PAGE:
I come from the generation, while not me personally, walked the streets for equality, were chastised by fire hoses, jail, killings, and who were told “I have a dream that one day this nation will rise up and live out the true meaning of its creed: “We hold these truths to be self-evident, that all men are created equal.”  and “I have a dream that my four little children will one day live in a nation where they will not be judged by the color of their skin but by the content of their character.”

I believed him. My dad preached the same message to us, not in front of a huge crowd, just at the dinner table. I too thought we were all created equal, that is what I read in my Baltimore Catechism! there was no caveat for color or ethnicity. Not made, not kept, but created. I thought that it didn’t matter what color your skin, were you honest, generous, giving, truthful.  I believed. Yeah, this little white girl from the San Fernando Valley in Southern California with freckles across her nose and dark red hair. And so did my parents, a lovely white couple from Scranton Pennsylvania, of Irish heritage who understood what discrimination meant~ they were not that far removed from the time of ‘no Irish need apply’ and “no catholics hired’.

And, I thought we had made progress.  Here, I’ll say this true, true for me, because each person’s truth lies in their values, morals and ethics.  I don’t believe Donald Trump made us more racist. And I believe that  Mr. Obama, not made,  just took advantage.

I am pretty positive that when, under what ever administration it was, we moved from being a melting pot of immigrants who came to this country to be a part of the ‘the great American experiment,’ agreed, nay took an oath, to follow the laws,  learn the language, participate in the civil, cultural and political life of this country and leave behind what was their native culture moving to the reality that this was now their home, in the physical, political and, yeah, even metaphysical sense and they accepted this home as it was, bringing the richness of their former lives to enhance ours we lost. When we became a ‘salad bowl‘ with millions in our country without the benefit of that oath, that commitment, that willingness to be a part, well, we, Americans and America,  lost big time.

We have places that no longer follow our, yes OUR laws, who no longer believe that we were, are, that place where freedom rings. Still brings a swell to my heart to hear that. We are no longer that melting pot. We no longer believe in that truth~if you listen to the blogs, pundits, news, cable, even TV shows~ sigh and how they disappoint in presenting one side of a political discussion. It is a discussion, you know. A discussion we have had since the first words were penned on the US Constitution.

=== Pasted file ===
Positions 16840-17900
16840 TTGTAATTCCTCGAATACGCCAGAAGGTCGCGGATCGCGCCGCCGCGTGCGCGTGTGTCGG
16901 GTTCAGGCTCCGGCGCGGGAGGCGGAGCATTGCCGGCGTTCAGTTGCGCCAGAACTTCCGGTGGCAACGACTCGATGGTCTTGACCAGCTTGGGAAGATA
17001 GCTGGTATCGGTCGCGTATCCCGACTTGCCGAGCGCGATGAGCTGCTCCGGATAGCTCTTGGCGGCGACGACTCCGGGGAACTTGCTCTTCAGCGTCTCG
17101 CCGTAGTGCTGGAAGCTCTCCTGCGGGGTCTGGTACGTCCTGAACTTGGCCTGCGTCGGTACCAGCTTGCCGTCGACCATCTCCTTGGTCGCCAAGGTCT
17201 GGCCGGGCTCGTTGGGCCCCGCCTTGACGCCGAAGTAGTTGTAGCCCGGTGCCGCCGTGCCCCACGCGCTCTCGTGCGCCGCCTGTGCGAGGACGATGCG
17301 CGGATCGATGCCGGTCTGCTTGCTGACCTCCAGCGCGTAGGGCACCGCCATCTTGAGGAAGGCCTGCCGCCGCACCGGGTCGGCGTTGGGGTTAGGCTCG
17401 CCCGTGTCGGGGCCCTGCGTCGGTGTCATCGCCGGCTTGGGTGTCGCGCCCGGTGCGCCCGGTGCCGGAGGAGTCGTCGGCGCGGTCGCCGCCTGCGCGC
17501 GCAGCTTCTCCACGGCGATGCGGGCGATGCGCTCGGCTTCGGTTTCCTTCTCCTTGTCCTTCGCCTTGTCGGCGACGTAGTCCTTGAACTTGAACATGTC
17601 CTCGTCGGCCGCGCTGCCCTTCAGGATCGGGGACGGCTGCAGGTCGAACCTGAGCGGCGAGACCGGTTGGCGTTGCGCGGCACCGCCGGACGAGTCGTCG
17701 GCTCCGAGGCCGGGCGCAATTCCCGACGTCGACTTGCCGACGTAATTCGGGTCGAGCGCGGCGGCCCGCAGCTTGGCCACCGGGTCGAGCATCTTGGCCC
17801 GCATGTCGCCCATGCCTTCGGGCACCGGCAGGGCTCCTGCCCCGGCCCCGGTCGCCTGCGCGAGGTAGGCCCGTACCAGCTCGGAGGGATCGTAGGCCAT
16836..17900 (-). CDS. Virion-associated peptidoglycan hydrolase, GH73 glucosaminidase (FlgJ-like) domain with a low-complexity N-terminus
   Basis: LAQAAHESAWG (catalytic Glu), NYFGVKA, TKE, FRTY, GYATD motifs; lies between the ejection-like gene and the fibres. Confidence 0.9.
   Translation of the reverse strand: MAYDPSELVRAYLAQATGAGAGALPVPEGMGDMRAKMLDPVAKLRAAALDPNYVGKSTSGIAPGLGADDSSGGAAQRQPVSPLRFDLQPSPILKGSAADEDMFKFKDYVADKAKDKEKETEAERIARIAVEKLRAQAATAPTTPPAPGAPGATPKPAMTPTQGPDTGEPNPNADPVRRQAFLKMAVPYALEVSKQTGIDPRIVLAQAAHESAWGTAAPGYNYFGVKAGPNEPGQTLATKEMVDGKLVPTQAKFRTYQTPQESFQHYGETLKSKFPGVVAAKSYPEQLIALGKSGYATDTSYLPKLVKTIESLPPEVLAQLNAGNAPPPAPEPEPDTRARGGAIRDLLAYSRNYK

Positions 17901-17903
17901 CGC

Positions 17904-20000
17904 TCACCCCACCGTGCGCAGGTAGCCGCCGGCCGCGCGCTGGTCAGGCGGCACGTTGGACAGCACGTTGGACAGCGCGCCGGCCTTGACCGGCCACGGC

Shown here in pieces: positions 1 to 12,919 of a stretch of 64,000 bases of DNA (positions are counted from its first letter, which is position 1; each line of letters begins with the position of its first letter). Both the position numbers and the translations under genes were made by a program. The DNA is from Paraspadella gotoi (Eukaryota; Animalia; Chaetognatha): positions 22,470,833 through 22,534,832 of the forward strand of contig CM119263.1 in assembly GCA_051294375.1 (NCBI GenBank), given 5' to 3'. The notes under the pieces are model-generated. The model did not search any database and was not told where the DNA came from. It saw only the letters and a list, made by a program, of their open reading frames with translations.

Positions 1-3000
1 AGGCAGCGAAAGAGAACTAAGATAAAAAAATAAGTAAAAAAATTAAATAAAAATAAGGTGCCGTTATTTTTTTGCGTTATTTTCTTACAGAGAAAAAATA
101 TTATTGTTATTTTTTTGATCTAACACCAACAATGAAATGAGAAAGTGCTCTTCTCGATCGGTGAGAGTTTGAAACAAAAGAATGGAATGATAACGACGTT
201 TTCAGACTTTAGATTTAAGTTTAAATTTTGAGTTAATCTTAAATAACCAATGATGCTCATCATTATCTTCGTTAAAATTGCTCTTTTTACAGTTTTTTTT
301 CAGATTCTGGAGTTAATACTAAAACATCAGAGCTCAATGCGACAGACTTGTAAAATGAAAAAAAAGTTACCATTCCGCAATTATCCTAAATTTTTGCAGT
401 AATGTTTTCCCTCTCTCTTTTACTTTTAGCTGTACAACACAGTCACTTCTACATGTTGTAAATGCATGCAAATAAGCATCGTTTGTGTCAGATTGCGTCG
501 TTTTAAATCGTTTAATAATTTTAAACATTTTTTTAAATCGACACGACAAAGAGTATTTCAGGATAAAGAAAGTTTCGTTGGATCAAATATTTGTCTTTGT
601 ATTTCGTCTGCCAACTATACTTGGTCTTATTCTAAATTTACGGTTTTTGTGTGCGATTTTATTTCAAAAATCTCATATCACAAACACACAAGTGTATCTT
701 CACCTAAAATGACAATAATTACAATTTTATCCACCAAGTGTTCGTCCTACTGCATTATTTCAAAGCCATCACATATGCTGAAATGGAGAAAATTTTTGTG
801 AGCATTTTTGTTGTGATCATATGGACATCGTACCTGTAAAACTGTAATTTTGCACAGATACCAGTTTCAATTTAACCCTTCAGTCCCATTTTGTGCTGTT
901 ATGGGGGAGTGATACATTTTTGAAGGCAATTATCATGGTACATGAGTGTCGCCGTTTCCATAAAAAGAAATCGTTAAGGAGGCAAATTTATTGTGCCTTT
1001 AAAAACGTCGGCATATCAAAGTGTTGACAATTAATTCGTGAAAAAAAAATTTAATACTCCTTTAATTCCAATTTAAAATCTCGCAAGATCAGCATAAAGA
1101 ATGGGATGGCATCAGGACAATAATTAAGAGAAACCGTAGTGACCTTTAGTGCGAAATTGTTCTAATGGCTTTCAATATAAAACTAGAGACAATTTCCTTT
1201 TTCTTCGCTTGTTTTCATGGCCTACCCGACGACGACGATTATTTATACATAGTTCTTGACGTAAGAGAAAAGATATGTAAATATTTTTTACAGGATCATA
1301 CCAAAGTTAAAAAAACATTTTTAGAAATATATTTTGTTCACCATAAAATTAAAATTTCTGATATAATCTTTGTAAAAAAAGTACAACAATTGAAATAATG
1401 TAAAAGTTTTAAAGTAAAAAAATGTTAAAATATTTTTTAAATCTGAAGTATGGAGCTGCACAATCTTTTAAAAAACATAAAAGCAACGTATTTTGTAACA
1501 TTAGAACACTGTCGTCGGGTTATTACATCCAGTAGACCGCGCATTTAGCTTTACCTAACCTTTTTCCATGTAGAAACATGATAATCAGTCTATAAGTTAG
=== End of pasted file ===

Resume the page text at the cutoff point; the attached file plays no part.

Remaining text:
I think, believe that if those of you canting about equality and justice truly understood the meaning of the words, that we are created equal then perhaps you would not be so angry and so quick in seeking to blame others.

To paraphrase Eugen Rosenstock-Huessy, memory is tyrannical~~ This is what I know. This is what I write. 

Beta

So. Beta. The second (usually second-brightest) star in a constellation. Or, denoting the second of a series of items, categories, forms of a chemical compound, etc. Or, the 2nd letter of the Greek alphabet.

Nope, not never first. Beta is second. According to Literary Rambles, A beta reader is, essentially, someone who reads your work and offers input while it is in draft form but no I say, it is less than that and yet more.

 I have critique partners, you say.  Well, yes. And a critique is more than just an up or down ruling.

For me, my critique partners see the story first,  from the very beginning where it is just words on a page, a smidgen of an idea,  to the way it forms into story where we talk about the main character as if s/he exists in real time.

We worry about what is said, how it is said, what are the MC’s feelings or not, is s/he hurt or in trouble. We  want s/he to get out of that trouble, to solve the mystery, to change and grow, to be better than what they were at the beginning.

So all the ins and outs of the plot, the obstacles for the main character, the needs and wants, yes all, we want it all! And then you are done. You like what you wrote. Your critique partners like what you wrote. Now what.

Second reader. Yes. someone who is not familiar with the story, the way the MC first struggled with the mystery and now struggles with emotions. You want someone who can read the story without the weeks, months, probably year or so, of attachment to the character. Yep, just like an editor or agent. Someone who is coming to the story for the first time.

I have asked one other person out side my critique group to read one of my stories. But I have recently been a beta reader for another, a friend. It was a great opportunity to see the story without introduction, like I would pick off a library or bookstore shelf or on the digital library site. I enjoyed staying with the story but making comments on the character, the nuances, the plot. Why? because most often what you see in another’s story is also happening in your story. It do make you a better writer, a better storyteller.

Yay for Second!